As licit incomes continue to contract in Russia amid an ongoing economic nosedive, spending on foodstuffs is taking up a larger and larger rt of the average resident’s budget.
In February 2016, for the first time in eight years, nourishment and alcohol, along with tobacco products, were the main forgo (50.1 percent) of Russia’s retail turnover.
The statistic was published in the monthly watch report of the population’s social-economic situation and wellbeing pre red by the Institute of Venereal Analysis and Forecasts at the Russian Presidential Academy of National Economy and Trade Administration.
The previous “record” was set in May 2009, when the share of food results reached 49.6 percent of retail turnover.
“Currently there is evolvement in the population’s spending on food, which logically reflects the fact that true income has decreased and poverty has increased. It is known that the poorer the household, the leading the rt of the budget that it spends on food,” say the report’s inventors.
The institute calculated that in February 2016 Russians’ real return in com rison to the same period in 2015 had declined by 6.9 percent and sincere salaries had declined by 2.6 percent. The poverty level by the end of 2015 had enhanced by 2.2 percent to 13.4 percent.
According to the monitoring report, 50 percent of the folk have experienced a decrease in living standards, which has consequently concluded in a reduction of consumer activity. Both low-income and medium-income classes suffer with begun to economize.
By March 2016 the number of poor Russians who had begun saving on goods and services had increased to 89 percent and the number of people from the mid-section class who were cutting back their spending had grown to 79.3 percent.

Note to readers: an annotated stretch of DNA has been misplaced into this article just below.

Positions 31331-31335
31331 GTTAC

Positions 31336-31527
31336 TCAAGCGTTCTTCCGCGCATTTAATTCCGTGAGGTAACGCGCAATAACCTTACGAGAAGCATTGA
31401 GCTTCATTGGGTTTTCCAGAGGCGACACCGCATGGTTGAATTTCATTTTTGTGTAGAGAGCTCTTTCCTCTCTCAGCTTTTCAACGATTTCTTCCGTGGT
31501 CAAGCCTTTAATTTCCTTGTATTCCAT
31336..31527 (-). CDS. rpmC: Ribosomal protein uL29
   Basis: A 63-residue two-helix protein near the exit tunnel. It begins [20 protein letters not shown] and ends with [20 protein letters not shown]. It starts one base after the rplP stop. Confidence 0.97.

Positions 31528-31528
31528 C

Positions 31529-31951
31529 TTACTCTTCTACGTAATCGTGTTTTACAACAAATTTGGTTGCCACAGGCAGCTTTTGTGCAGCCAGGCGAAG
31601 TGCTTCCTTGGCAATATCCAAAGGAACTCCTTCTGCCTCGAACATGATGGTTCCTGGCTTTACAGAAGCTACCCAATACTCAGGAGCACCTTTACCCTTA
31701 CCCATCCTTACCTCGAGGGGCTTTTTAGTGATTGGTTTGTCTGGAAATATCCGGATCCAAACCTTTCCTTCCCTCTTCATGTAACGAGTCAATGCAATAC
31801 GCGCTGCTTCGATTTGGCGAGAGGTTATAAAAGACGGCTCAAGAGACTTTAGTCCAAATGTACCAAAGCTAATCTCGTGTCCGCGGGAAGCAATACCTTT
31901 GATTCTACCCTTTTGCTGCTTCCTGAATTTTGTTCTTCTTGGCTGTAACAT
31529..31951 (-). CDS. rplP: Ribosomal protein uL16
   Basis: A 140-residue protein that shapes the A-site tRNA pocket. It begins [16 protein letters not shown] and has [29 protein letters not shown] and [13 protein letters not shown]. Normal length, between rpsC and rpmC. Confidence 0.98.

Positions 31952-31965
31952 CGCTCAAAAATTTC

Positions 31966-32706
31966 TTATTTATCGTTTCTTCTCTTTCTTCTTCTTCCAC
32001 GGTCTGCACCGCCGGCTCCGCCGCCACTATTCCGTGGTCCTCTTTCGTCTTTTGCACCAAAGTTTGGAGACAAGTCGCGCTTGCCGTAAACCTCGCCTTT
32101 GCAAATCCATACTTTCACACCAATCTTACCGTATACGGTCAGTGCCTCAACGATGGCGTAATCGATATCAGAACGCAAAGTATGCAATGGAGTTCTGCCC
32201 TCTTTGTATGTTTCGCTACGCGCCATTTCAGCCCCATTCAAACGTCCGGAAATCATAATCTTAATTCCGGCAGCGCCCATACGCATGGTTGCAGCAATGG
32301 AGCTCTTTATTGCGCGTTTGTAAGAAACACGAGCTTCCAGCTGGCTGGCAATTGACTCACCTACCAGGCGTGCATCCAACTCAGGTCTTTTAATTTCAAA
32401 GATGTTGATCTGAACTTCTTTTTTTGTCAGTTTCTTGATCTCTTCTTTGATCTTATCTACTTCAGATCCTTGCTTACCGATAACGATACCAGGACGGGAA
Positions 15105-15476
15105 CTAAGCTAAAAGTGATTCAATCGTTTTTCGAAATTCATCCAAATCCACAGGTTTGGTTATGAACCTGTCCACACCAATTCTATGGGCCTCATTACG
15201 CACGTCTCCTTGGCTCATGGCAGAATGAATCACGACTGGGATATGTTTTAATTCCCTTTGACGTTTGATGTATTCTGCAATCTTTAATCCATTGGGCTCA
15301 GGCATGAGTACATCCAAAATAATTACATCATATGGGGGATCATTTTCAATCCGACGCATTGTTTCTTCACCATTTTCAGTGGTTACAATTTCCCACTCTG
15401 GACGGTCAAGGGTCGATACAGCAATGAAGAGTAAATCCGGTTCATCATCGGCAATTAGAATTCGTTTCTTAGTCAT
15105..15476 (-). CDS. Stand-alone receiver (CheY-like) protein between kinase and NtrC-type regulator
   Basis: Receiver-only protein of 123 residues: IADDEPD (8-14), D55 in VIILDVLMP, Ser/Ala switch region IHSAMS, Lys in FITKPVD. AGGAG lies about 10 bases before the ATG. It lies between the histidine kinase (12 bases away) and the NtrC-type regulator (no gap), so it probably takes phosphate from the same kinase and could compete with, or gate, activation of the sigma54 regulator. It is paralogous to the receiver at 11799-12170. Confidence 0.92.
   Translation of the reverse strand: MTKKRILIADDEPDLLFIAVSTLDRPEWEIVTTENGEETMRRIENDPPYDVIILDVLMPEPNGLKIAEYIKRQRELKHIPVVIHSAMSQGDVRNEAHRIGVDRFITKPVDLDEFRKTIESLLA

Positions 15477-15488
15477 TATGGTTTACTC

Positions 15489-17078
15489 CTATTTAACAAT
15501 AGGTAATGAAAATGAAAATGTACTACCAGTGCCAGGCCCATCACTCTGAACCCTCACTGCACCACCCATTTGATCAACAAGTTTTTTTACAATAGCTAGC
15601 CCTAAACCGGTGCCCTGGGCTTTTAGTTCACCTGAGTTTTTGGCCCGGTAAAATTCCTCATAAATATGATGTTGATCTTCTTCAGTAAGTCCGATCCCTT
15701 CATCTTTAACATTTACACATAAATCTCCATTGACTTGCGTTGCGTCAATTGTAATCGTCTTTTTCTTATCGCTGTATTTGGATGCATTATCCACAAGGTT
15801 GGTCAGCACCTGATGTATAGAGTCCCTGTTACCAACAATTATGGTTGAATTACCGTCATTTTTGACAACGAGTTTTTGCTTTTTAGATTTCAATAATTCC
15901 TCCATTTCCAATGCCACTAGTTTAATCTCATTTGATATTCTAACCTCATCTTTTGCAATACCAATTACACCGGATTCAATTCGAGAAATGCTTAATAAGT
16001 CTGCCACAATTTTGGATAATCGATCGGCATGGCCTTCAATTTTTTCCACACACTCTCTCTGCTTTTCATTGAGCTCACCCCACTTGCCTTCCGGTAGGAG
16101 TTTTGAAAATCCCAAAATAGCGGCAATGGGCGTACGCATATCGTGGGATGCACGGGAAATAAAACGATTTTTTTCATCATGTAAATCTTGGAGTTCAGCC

Of the Russians take the measure ofed, 55.8 percent said that they were ready to cut out unessential goods they were used to buying.
“Besides buying edibles, Russians must make monthly yments to cover their debts, mortgages and other monetary commitments. In such cases the majority of Russians either stop acquisition bargaining cars, expensive electronics, furniture, etc., or don’t buy them at all,” said Natalya Kolu yeva, a postpositive major analyst at Raiffeisen Bank.
According to the report by the Institute of Social Critique and Forecasts, people are mostly pessimistic in their evaluation of the economic locale: “The light at the end of the tunnel is moving farther away.”
In the words of one of the record’s authors, Maria Ivanova, in the course of the year the share of Russians’ budgets engaged by food products may increase.
“The reasons will be the same: The continuing reduction of the folk’s real income and consequently, priority consumption of essential goods,” she demanded.
First published in Russian in Kommersant.
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